Proliferation and Easy Access to Military Technology

Furtherance to this, it is a well-established fact, that these non-state irregular actors are gaining parity with regular state actors in contemporary technological capabilities, and as a result it has eroded the tremendous asymmetrical conventional warfare advantages once exclusively enjoyed by regular armed forces and state actors.

This leveling of the playing field has been enabled through decreased costs of modern information technology and low barriers of entry to attaining precision weapons; stealth capabilities; sophisticated commercial and military command and control (C2) capabilities; advanced intelligence, surveillance, and reconnaissance (ISR); and relatively cheap access to commercial and government-sponsored space and cyber capabilities.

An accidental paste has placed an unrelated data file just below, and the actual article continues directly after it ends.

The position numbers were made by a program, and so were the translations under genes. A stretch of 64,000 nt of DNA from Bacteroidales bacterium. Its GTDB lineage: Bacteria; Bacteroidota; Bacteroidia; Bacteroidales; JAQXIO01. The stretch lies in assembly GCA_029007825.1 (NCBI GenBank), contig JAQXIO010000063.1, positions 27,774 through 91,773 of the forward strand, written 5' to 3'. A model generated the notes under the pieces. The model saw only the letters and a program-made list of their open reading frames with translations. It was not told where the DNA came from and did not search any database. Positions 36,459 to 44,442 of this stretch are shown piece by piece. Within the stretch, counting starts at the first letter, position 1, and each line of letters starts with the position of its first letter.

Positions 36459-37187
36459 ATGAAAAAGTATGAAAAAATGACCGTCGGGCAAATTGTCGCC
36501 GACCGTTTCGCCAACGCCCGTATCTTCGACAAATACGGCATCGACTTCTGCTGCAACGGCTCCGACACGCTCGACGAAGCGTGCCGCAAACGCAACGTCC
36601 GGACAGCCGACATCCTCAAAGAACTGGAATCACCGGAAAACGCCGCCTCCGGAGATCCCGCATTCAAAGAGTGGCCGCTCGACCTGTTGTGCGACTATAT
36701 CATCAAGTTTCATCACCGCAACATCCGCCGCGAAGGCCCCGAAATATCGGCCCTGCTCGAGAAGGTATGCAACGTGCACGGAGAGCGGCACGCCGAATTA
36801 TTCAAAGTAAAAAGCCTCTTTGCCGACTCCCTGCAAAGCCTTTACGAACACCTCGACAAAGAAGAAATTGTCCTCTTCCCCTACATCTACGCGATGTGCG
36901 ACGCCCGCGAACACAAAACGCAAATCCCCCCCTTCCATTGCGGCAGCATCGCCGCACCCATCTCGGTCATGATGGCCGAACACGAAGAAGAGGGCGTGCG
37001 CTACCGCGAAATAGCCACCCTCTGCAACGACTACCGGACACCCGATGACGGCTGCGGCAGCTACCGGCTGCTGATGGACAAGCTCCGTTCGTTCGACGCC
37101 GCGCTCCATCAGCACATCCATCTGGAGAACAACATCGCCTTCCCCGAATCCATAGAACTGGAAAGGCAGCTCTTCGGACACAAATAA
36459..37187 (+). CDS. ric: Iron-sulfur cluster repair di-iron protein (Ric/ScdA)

As a result, future warfare is likely to continue to exhibit concurrent inter-communal violence, terrorism, insurgency, pervasive criminality as well as widespread disorder. Hybrid forms of internationalized intra-state conflicts are going to be prevalent, often overlapping with organized crime and elements of international terrorism.

Hybrid Nature of Warfare

This has led to hybrid nature of war in contemporary times. This trend reflects the essence of future warfare, and is aimed at exploiting the weaknesses of state actors and regular militaries by irregular non-state armed groups using a wide variety of techniques to project brute force against the state, regular militaries and defenseless civilians.